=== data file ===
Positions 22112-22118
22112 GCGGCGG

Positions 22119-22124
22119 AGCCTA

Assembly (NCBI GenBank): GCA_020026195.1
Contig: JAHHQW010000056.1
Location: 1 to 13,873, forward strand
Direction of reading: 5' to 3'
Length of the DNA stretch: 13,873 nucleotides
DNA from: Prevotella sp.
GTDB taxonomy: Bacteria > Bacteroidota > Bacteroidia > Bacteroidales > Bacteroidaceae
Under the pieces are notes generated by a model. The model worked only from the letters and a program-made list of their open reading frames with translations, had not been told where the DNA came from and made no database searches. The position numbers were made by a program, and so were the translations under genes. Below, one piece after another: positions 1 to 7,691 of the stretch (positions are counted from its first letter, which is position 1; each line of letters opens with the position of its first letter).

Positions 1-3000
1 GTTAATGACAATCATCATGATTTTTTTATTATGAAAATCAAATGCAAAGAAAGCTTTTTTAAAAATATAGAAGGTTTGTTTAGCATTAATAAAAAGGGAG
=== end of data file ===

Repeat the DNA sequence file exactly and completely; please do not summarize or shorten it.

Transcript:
Positions 22112-22118
22112 GCGGCGG

Positions 22119-22124
22119 AGCCTA

Assembly (NCBI GenBank): GCA_020026195.1
Contig: JAHHQW010000056.1
Location: 1 to 13,873, forward strand
Direction of reading: 5' to 3'
Length of the DNA stretch: 13,873 nucleotides
DNA from: Prevotella sp.
GTDB taxonomy: Bacteria > Bacteroidota > Bacteroidia > Bacteroidales > Bacteroidaceae
Under the pieces are notes generated by a model. The model worked only from the letters and a program-made list of their open reading frames with translations, had not been told where the DNA came from and made no database searches. The position numbers were made by a program, and so were the translations under genes. Below, one piece after another: positions 1 to 7,691 of the stretch (positions are counted from its first letter, which is position 1; each line of letters opens with the position of its first letter).

Positions 1-3000
1 GTTAATGACAATCATCATGATTTTTTTATTATGAAAATCAAATGCAAAGAAAGCTTTTTTAAAAATATAGAAGGTTTGTTTAGCATTAATAAAAAGGGAG